Tennessee “coal spill” poses cancer risk 900 times higher than “acceptable”

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coalspillThankfully the press has finally gotten a whiff of the coal ash spill that recently devastated Kingston, Tennessee, 40 miles east of Knoxville. Major news outlets are now covering the story, reporting that the amount toxic sludge is now estimated to be over one billion gallons.

The Tennessee Valley Authority (TVA), which runs the coal plant has performed preliminary testing of the nearby water supply and so far tests have come back negative.

In August 2007 the EPA released a draft study detailing the human and ecological risks from coal combustion wastes.

As reported by Earthjustice at the time…

By examining 181 “coal combustion waste,” or coal ash disposal sites throughout the country, the report estimates risks to health and the environment from coal ash disposal. The report found that unlined coal ash waste ponds pose a cancer risk 900 times above what is defined as ‘acceptable.’ The report also finds that coal ash disposal sites release toxic chemicals and metals such as arsenic, lead, boron, selenium, cadmium, thallium, and other pollutants at levels that pose risks to human health and the environment.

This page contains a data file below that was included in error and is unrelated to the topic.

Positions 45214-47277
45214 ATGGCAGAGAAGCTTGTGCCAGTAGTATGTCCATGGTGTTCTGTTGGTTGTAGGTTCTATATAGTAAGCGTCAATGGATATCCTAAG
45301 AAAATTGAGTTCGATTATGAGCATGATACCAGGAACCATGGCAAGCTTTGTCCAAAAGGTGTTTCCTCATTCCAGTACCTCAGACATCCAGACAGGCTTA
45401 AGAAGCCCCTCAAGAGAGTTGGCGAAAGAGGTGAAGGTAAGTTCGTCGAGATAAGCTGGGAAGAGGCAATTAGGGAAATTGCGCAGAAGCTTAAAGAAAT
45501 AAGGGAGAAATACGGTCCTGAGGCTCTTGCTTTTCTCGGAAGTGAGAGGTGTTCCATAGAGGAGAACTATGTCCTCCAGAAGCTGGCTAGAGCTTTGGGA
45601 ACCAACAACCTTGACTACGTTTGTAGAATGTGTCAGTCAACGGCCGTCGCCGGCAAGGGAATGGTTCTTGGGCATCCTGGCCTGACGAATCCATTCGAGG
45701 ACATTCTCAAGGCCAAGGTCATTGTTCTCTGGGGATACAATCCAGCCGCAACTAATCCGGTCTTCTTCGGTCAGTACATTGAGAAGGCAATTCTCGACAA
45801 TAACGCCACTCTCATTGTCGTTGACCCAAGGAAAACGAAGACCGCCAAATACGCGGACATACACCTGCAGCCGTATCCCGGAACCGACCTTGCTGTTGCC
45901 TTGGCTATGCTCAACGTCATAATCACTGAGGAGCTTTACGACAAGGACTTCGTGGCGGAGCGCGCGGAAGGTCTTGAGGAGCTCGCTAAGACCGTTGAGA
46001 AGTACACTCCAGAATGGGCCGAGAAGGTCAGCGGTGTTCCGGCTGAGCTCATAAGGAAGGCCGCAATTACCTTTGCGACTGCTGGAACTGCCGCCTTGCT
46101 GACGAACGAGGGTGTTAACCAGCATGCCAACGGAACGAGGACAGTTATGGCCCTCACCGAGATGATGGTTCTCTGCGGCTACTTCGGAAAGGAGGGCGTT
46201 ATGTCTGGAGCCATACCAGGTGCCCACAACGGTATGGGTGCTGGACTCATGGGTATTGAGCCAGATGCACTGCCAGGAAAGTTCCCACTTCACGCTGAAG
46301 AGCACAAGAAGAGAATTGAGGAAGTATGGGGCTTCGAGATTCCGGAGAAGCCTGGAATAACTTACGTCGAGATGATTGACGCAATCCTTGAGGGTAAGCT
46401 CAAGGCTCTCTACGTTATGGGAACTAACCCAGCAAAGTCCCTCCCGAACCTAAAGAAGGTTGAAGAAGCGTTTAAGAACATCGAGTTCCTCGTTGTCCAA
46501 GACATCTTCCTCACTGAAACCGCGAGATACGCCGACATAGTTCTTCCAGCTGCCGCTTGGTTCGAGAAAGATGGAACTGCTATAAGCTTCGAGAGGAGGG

“For decades, coal ash has been disposed in unlined landfills and waste ponds, contaminating the water throughout the U.S.,” said Jeff Stant of Clean Air Task Force. “EPA promised in 2000 to require safeguards for coal ash disposal, yet this long-awaited action demonstrates that they are completely out of touch with what’s happening around these sites. Communities near coal plants deserve far better.”

Considering who has been in charge of Washington for the past 8 years, it’s not surprising that the federal government does not mandate any of the safeguards recommended in the report to reduce the risk and danger of coal ash spills.

And nor do I mandate drinking the water in Kingston, Tennessee either. Just ask the dead fish.

Post by ILO on 12/30/08 at 5:35 pm